Despite a language barrier and a Spanish-language expert saying the officer’s request was ambiguous, the district court found that defendant consented to a search of his luggage. That finding is not clearly erroneous, even considering all the record. The officer also used a language app on his phone to converse with defendant. Finally, a Spanish-language consent form is desirable, but not a Fourth Amendment requirement. United States v. Garcia-Garcia, 2020 U.S. App. LEXIS 13722 (8th Cir. Apr. 29, 2020):
Here, Finn asked Garcia if he had one bag—”uno bolsa”—while pointing to Garcia’s checked-baggage ticket.3 The only bag Garcia checked was his suitcase. Finn then used the same word when requesting permission to search Garcia’s bag while the men conversed inside the station. It was therefore reasonable for Finn to believe the two men were discussing the same bag—the only bag Garcia checked. See Leiva, 821 F.3d at 818-19; see also United States v. Rojas-Millan, 234 F.3d 464, 470 (9th Cir. 2000) (holding that it was reasonable for officers to believe suspect consented to a search when a Spanish-language expert testified that though the relevant Spanish term could be translated in different ways, its meaning was reasonably apparent in the relevant context).
Garcia argues that Finn knew at the time he searched the suitcase that Garcia had a backpack on the bus and that Garcia had only consented to a search of his backpack. Garcia relies on a brief statement Finn made to an unidentified officer after the search, when Finn stated that Garcia mentioned “another [bag]” when they “first started talking.” Garcia did not question Finn about this comment during the suppression hearing, and as a result, it is unclear what Finn meant. Regardless, immediately following that remark, Finn explained that, in fact, he did not believe Garcia actually had a bag on the bus. Having reviewed the video and a transcript of the audio, we are confident that prior to the search of the suitcase, Finn never saw that Garcia had a second bag nor did Garcia ever mention a second bag. As a result, while this discrepancy might give us pause were we considering this as an original matter, the magistrate judge, whose findings were adopted by the district court, found that Finn was credible, and based on the record, we are unable to conclude that the district court clearly erred. See United States v. Coleman, 909 F.3d 925, 929 (8th Cir. 2018).
We find a case from a sister circuit particularly illustrative. In Leiva, the Seventh Circuit held that it was not clearly erroneous to find that a defendant voluntarily consented to a search even though the officer’s request to search was not properly phrased in Spanish. 821 F.3d at 818-19. There, the officer asked a suspect “¿Puedo buscar su coche?”, which the officer believed meant, “May I search your car?” Id. at 813. According to the defendant’s Spanish-language experts, the phrase meant “May I look for your car?”, “May I get your car?”, or “May I locate your car?” Id. at 814. The defendant argued he had not consented to a search of his car but instead had permitted the officer to “look for” his car. The court was unpersuaded, finding that the context made the officer’s meaning apparent and that the defendant responded in a way that indicated he understood the request. Id. at 818-19. The officer and the defendant were standing near the defendant’s car, which had not moved since the officer initiated the traffic stop, and as a result it would have been clear to a reasonable person that the officer did not need to look for the car. Id.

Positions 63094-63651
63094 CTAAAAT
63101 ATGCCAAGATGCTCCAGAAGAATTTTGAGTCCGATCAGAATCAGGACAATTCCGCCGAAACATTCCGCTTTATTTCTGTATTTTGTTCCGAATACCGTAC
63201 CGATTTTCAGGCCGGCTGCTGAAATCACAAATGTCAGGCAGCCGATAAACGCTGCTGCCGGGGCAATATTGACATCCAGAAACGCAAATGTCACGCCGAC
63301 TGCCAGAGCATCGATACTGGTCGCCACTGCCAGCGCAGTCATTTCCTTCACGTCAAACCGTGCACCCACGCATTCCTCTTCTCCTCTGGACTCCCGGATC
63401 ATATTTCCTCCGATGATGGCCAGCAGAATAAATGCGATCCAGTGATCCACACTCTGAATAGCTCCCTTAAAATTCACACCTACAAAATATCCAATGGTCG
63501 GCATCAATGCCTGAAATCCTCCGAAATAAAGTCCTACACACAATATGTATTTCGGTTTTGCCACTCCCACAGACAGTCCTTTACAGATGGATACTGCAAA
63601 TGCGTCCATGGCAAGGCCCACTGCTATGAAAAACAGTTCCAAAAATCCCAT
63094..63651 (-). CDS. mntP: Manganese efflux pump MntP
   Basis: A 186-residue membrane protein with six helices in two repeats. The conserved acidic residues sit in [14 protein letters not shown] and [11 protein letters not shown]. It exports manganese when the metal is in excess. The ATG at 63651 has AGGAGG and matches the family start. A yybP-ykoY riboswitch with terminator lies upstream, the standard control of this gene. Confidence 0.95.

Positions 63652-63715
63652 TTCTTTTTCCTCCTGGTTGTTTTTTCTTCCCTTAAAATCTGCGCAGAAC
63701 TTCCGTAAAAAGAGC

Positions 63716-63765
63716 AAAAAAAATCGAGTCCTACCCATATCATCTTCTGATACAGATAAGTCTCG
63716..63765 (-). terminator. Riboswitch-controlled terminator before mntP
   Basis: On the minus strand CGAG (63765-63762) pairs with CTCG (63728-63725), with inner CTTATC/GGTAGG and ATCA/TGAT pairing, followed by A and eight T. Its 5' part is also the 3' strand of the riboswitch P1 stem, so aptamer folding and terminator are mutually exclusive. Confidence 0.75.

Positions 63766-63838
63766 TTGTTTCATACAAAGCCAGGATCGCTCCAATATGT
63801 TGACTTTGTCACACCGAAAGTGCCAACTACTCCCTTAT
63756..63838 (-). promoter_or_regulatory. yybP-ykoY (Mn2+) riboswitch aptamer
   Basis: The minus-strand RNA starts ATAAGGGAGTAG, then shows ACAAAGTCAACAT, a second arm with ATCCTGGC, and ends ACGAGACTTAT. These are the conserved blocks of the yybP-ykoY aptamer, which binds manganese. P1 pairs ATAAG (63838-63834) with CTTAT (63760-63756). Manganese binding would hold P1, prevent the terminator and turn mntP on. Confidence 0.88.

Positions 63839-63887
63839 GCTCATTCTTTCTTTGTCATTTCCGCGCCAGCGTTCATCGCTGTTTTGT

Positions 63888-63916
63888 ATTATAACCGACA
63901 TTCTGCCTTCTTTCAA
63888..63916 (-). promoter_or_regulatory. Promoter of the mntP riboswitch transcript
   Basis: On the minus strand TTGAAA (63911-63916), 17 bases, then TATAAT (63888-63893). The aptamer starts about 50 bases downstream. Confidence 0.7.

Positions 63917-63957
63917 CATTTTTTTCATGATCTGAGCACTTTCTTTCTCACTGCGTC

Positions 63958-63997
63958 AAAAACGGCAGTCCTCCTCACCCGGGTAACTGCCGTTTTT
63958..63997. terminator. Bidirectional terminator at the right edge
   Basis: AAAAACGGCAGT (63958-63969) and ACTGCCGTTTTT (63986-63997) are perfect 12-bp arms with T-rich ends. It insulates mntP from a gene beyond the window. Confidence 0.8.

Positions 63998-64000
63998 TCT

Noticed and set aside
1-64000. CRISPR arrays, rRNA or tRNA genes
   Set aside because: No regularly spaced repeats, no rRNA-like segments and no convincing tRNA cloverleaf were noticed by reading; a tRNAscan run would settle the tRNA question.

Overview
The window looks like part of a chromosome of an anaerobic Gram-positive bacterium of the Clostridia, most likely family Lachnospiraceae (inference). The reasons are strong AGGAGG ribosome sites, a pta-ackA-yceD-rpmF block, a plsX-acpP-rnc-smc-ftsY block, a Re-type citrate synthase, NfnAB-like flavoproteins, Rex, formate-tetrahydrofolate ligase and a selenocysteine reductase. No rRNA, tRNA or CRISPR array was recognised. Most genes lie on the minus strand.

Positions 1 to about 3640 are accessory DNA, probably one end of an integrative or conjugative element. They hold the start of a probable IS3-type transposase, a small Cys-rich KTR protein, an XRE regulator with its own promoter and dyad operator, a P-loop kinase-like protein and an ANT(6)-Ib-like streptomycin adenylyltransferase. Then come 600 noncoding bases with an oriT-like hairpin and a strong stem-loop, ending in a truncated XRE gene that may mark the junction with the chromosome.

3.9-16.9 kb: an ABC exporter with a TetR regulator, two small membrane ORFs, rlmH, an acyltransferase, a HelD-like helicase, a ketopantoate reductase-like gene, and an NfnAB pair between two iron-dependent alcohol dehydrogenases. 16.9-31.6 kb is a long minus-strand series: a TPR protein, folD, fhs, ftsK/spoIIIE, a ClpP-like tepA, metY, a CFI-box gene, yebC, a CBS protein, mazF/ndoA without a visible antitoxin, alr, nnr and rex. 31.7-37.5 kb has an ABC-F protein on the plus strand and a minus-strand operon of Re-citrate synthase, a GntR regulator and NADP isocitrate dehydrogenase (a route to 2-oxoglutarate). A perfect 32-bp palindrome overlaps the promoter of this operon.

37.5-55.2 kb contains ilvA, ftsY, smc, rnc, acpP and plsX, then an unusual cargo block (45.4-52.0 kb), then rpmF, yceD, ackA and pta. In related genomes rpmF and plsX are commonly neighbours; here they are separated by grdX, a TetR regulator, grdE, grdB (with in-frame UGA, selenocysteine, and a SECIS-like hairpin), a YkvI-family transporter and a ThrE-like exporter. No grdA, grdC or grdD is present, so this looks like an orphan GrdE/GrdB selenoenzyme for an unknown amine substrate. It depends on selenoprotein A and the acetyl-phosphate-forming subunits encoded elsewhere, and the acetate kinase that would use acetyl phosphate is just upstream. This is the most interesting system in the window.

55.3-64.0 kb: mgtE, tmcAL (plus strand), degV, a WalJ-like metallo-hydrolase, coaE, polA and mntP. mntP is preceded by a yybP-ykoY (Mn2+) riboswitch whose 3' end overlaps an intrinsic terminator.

As in Leiva, so too here. Although Finn’s Spanish translation may have been imperfect, the context of the interaction and Garcia’s response mean it was not clearly erroneous to find that a reasonable officer would believe Garcia understood Finn’s request.
The relative ease with which Garcia and Finn communicated using the translation application further supports the district court’s finding that it was reasonable for Finn to believe Garcia consented based in part on a request using the term bolsa—a translation produced by the application. See Cedano-Medina, 366 F.3d at 687 (emphasizing that the officer and suspect “convers[ed] without difficulty for a very substantial portion of their conversation”). ….